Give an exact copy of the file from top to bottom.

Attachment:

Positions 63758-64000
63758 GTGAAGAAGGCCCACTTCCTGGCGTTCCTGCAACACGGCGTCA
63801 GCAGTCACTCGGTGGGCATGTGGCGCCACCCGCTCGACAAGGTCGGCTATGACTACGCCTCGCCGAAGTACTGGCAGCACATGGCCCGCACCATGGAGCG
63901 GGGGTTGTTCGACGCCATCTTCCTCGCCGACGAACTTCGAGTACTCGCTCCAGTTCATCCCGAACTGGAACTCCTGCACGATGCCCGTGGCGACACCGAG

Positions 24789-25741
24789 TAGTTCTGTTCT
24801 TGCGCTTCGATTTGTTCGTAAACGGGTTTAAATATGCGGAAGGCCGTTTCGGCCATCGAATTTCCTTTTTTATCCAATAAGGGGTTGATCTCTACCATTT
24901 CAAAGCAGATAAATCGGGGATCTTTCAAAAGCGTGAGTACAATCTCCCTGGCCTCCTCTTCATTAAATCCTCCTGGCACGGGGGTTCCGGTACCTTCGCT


Positions 63758-64000
63758 GTGAAGAAGGCCCACTTCCTGGCGTTCCTGCAACACGGCGTCA
63801 GCAGTCACTCGGTGGGCATGTGGCGCCACCCGCTCGACAAGGTCGGCTATGACTACGCCTCGCCGAAGTACTGGCAGCACATGGCCCGCACCATGGAGCG
63901 GGGGTTGTTCGACGCCATCTTCCTCGCCGACGAACTTCGAGTACTCGCTCCAGTTCATCCCGAACTGGAACTCCTGCACGATGCCCGTGGCGACACCGAG

Positions 24789-25741
24789 TAGTTCTGTTCT
24801 TGCGCTTCGATTTGTTCGTAAACGGGTTTAAATATGCGGAAGGCCGTTTCGGCCATCGAATTTCCTTTTTTATCCAATAAGGGGTTGATCTCTACCATTT
24901 CAAAGCAGATAAATCGGGGATCTTTCAAAAGCGTGAGTACAATCTCCCTGGCCTCCTCTTCATTAAATCCTCCTGGCACGGGGGTTCCGGTACCTTCGCT